If they are legally seen as such, this seems to me a pretty egregious (egregiously counterproductive) legal fiction. There is no way that members of a legislature can have the time to go through the minute levels of detail and wording that would be as carefully considered as it would by the actual draftspeople.

In this way, certain wording and grammatically ambiguous idiosyncrasies can seemingly never be debated on the legislatures' floors, or any level of detail perhaps beyond debates of the inclusion or omission of an entire particular clause or section etc, on which legislators seem to be briefed. So in interpretation, often when a question turns on minute grammatical seeming-oversights, Hansard (or international equivalent) debate transcripts would seem to be of no help, and the only way that one could gain the equivalent (yet useful) insight in interpreting true intent to the extent that it was actually possessed by any humans involved in the legislative process would be to look into the internal notes remnant from the drafting process in the Office of Legislative Draftspeople.

Is this distinction of legislature and legislative drafts office ever recognised to enable one to look behind the scenes, beyond the actual legislature-members themselves to the people actually turning the gears, in a legal context?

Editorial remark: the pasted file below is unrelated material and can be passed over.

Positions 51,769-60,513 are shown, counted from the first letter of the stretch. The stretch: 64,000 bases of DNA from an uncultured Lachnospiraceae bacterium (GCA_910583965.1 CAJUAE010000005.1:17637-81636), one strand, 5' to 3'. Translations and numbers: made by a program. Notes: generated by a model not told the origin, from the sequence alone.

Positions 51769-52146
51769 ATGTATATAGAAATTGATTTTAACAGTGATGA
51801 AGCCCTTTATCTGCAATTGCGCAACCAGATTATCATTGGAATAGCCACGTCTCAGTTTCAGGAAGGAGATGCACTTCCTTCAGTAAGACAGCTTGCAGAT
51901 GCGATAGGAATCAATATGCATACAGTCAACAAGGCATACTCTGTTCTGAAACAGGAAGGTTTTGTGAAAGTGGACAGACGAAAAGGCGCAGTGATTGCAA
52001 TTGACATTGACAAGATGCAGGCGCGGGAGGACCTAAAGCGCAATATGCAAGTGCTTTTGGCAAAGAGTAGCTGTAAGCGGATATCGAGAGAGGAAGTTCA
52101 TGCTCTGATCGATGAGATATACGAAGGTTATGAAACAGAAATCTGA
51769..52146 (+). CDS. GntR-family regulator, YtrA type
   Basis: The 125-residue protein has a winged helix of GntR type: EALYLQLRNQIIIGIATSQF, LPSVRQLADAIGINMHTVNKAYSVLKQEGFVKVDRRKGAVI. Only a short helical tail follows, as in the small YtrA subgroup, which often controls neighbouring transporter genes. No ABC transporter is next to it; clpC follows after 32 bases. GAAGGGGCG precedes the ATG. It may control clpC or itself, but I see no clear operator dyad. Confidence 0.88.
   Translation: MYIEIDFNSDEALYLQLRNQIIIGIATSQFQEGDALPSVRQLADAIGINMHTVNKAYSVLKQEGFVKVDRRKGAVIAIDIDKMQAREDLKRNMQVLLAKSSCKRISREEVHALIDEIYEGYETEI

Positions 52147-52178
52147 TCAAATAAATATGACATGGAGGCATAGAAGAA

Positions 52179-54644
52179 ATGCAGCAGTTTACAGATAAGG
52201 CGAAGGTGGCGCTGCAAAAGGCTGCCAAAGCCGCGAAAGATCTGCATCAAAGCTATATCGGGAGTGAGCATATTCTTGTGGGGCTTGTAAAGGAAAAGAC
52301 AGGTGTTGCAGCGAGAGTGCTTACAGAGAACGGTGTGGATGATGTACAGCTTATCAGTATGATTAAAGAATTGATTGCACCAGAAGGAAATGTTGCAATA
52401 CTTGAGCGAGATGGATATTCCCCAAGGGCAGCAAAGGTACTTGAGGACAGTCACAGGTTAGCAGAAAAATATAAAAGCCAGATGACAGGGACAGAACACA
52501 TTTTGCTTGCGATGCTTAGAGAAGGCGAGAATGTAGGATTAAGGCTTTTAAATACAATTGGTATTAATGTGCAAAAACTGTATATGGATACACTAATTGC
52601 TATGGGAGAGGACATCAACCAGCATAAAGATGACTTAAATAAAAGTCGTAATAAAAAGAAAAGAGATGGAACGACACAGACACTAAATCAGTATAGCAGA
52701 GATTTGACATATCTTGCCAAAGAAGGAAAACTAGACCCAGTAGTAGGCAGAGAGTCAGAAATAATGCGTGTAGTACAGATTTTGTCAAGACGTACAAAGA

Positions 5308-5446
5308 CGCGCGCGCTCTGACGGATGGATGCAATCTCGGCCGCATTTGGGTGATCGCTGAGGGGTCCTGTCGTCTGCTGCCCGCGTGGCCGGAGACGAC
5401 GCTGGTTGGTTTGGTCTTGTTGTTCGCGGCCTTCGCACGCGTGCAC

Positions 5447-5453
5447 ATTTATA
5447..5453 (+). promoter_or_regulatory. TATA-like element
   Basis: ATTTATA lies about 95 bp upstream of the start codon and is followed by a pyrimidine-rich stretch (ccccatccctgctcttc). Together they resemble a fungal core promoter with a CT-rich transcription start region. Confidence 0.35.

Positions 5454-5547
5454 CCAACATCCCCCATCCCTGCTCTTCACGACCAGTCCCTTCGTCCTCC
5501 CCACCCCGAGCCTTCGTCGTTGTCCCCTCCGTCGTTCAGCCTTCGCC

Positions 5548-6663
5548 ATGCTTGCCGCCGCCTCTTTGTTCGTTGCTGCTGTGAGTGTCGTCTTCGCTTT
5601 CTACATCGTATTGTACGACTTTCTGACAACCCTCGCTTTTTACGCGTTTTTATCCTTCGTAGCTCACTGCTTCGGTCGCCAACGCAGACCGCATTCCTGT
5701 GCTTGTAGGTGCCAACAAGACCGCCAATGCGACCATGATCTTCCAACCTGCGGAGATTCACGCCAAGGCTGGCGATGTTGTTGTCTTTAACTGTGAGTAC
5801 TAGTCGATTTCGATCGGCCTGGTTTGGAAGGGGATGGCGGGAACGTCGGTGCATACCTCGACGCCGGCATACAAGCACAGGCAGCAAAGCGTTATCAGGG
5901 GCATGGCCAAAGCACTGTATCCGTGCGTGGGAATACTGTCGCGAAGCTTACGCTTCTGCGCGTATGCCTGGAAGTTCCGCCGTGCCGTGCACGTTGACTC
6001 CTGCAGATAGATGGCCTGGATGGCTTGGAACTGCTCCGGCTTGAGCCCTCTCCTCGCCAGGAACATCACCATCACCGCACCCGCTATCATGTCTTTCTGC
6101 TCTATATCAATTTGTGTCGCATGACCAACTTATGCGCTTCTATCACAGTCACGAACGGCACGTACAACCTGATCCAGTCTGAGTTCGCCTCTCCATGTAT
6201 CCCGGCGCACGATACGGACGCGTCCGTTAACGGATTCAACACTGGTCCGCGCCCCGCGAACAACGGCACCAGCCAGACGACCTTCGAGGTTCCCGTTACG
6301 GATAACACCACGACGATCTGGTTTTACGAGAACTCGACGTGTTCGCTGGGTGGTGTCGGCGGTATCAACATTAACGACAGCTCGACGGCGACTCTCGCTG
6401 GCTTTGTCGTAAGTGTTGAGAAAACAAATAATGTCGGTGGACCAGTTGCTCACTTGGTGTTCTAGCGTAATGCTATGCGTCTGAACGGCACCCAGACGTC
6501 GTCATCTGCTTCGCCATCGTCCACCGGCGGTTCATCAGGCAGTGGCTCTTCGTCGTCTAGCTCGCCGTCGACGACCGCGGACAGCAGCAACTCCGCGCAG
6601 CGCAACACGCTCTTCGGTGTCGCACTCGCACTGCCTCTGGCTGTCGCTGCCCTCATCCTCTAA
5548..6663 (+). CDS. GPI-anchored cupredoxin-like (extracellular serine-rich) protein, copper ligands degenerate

Not sure how this question would intersect with parliamentary (or international equivalent, so far as it exists) privilege.

Corollary, this question is premised in the first paragraph on an assumed answer to the question of the level of familiarity that actual legislators/MPs gain with the minutiae of legislation, ie that they don't have time to go into all the minute details and in fact fairly far from it. Is that actually accurate? Perhaps this is a second question.

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    I suggest you read this speech by a UK Supreme Court Justice, which may correct some of your misconceptions about legislative intention. Quote: "in construing a statute the courts do not in fact try to identify the subjective intentions of individual legislators as a guide to interpretation. The courts do not issue writs for disclosure of the personal diaries of legislators to inform the interpretative process."
    – Stuart F
    Mar 6, 2023 at 15:52
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    "can seemingly never be debated on the legislatures' floors" - indeed, because for most bills, and in the specific case of the House of Commons, line-by-line scrutiny (i.e. committee stage) takes place in a committee, not on the floor of the House. The Lords do more of this in their Chamber rather than in a separate committee. Mar 6, 2023 at 19:41

1 Answer 1


These roles are distinct. See e.g. Mikisew Crew First Nation v. Canada (Governor General in Council), 2018 SCC 40 at para. 160. There, the reasons distinguish between all the various actors involved in a bill's preparation. The legislation drafting team at the Department of Justice (and in fact, all of the executive branch process leading up to a bill's introduction) is presented as distinct from the consideration of the bill in Parliament.

The internal preparatory work and drafting is protected by Parliamentary privilege.

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